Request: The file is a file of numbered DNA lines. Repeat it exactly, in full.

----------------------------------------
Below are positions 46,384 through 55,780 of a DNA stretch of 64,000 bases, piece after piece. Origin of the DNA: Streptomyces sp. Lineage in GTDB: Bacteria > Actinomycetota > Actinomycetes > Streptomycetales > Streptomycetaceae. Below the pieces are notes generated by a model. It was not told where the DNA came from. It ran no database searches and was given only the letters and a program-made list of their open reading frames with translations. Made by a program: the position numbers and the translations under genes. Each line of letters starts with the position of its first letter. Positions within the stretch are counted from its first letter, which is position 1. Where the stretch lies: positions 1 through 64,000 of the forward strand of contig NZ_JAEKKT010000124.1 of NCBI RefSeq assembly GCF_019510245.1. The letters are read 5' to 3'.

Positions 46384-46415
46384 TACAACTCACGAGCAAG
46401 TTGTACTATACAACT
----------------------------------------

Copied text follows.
Below are positions 46,384 through 55,780 of a DNA stretch of 64,000 bases, piece after piece. Origin of the DNA: Streptomyces sp. Lineage in GTDB: Bacteria > Actinomycetota > Actinomycetes > Streptomycetales > Streptomycetaceae. Below the pieces are notes generated by a model. It was not told where the DNA came from. It ran no database searches and was given only the letters and a program-made list of their open reading frames with translations. Made by a program: the position numbers and the translations under genes. Each line of letters starts with the position of its first letter. Positions within the stretch are counted from its first letter, which is position 1. Where the stretch lies: positions 1 through 64,000 of the forward strand of contig NZ_JAEKKT010000124.1 of NCBI RefSeq assembly GCF_019510245.1. The letters are read 5' to 3'.

Positions 46384-46415
46384 TACAACTCACGAGCAAG
46401 TTGTACTATACAACT